So, for the principle of a multi-verse, with Parallel Universes each spreading both linearly and laterally, we can now see the possibility of solving the Paradox of Time Travel. For our two examples, that will work like this:

Say that you invented the Time Machine, and wanted to travel back in time to kill your parents before you were born. Now, with the concept of Parallel Universes existing in an infinite variety of a multiverse, this becomes possible – as follows:

You create the Time Machine, go back in time, and kill your parents before you were born. By so doing, you have CHANGED THE ORDER OF EVENTS in THAT universe, and by so doing created a NEW Parallel World, existing in a new and separate Parallel Universe, where YOU continue to exist, but your parents do NOT. In effect you killed your parents in THIS universe, but since you already exist, by changing the order of events in THIS universe, you have – by those acts – opened the door to a new room in that House, and now exist in THAT parallel world, and in THAT parallel universe.

In order to understand this, you must remember that the concept of a parallel universe, and parallel worlds, means that for EVERY instance of EVERY change in OUR timeline, an ALTERNATE reality is created where those events did NOT happen, or happened DIFFERENTLY.

So, as in the TV show “Timeless”, there is a world where the Hindenburg was NOT destroyed on it’s initial landing, but was destroyed later by an anarchist group. Or, that President Lincoln was NOT assassinated by John Wilkes Booth, but – as in the TV show – by an “unknown assailant using an unknown gun.” And so on, for each and every such event.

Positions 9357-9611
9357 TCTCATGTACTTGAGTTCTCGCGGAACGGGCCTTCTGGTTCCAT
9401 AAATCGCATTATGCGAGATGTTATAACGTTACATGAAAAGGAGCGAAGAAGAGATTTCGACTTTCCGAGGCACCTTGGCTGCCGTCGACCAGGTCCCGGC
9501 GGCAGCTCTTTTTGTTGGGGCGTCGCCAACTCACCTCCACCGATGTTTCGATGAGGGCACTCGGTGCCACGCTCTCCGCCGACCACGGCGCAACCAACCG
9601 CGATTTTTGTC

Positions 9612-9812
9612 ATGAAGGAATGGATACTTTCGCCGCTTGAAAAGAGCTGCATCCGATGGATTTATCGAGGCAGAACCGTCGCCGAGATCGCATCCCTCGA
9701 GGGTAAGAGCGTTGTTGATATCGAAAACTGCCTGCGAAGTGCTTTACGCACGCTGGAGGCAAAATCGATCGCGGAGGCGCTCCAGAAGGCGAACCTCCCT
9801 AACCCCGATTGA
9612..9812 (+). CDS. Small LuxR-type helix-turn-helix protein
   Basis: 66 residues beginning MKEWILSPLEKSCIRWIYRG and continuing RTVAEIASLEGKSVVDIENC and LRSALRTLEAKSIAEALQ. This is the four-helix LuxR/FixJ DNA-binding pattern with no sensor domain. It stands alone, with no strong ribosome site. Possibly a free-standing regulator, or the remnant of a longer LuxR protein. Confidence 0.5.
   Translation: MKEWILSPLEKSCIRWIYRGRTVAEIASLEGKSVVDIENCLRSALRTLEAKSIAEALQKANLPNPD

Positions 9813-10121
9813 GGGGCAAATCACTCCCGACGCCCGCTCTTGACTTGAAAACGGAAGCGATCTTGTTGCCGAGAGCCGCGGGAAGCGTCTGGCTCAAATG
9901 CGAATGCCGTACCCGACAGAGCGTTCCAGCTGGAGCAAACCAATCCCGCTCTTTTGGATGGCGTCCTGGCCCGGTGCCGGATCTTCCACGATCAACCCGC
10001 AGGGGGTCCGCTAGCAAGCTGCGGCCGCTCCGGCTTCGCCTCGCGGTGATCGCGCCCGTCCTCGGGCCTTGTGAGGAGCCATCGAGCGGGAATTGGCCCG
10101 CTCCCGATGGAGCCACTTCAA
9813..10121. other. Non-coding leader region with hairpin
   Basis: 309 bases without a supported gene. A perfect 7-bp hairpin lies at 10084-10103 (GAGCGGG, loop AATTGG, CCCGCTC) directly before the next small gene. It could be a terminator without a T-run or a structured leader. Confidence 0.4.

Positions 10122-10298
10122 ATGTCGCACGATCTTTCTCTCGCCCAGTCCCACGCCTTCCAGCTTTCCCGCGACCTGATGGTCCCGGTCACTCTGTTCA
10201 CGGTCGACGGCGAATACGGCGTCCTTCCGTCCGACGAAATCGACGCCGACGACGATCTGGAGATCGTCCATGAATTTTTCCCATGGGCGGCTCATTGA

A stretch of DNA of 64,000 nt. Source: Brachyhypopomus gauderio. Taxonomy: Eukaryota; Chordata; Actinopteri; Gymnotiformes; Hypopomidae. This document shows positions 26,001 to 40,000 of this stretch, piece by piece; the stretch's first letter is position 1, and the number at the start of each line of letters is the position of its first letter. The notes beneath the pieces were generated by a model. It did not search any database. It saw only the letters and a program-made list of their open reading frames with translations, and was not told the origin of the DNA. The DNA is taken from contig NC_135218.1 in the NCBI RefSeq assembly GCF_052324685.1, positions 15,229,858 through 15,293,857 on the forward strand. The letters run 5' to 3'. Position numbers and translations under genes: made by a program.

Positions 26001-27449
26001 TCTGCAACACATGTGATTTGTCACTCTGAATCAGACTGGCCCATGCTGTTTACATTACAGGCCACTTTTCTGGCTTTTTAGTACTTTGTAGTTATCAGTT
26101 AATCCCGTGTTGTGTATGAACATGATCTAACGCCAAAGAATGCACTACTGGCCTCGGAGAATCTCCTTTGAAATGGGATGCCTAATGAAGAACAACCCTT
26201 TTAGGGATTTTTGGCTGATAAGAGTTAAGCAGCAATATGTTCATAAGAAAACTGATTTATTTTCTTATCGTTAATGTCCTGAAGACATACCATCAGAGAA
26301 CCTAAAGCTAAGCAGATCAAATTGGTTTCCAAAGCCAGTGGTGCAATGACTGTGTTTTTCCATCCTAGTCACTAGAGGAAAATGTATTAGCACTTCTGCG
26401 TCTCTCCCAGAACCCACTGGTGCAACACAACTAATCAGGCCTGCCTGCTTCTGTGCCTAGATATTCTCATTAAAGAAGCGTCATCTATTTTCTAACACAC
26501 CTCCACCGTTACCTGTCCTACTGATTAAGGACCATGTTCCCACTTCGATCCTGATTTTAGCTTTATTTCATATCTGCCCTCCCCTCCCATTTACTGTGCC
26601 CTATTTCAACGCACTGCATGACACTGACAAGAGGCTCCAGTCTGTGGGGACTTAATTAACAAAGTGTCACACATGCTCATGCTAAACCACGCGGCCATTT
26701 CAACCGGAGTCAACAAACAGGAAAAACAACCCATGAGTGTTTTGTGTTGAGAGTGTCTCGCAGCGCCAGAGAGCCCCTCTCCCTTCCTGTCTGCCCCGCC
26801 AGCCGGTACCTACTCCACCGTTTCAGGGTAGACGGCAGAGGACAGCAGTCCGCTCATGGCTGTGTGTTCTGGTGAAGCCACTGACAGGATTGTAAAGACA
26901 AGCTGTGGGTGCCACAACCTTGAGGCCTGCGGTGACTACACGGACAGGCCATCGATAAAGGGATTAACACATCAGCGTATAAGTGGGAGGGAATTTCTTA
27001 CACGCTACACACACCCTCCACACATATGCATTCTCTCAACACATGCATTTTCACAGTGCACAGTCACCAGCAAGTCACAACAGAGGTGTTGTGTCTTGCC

A world where England won the Revolutionary War of Independence. Or a world where France did NOT have a revolution. Or where the Chicago Cubs won more World Series Championships than the New York Yankees. And so on.

Bearing this in mind, in our second example, from the remake of the movie “The Time Machine”, our Hero WOULD have been able to travel back in time and save his fiancée. Because by so doing, that very act would have created a new parallel world, and a new parallel universe, where he AND his fiancée exist and live happily, AS WELL AS his time machine. Our Hero would have simply invented the Time Machine in OUR universe, where his fiancée was killed on the night of their engagement, and then – after saving her – would continue to exist in a NEW world, where BOTH of these events were factual. By CHANGING THE ORDER OF EVENTS in one universe, that act creates a new and separate universe, and world, existing in the same space-time continuum, but PARALLEL to each other. Just like those doors in that house.

And THAT, my friends, is how we solve and resolve the Paradox of Time Travel.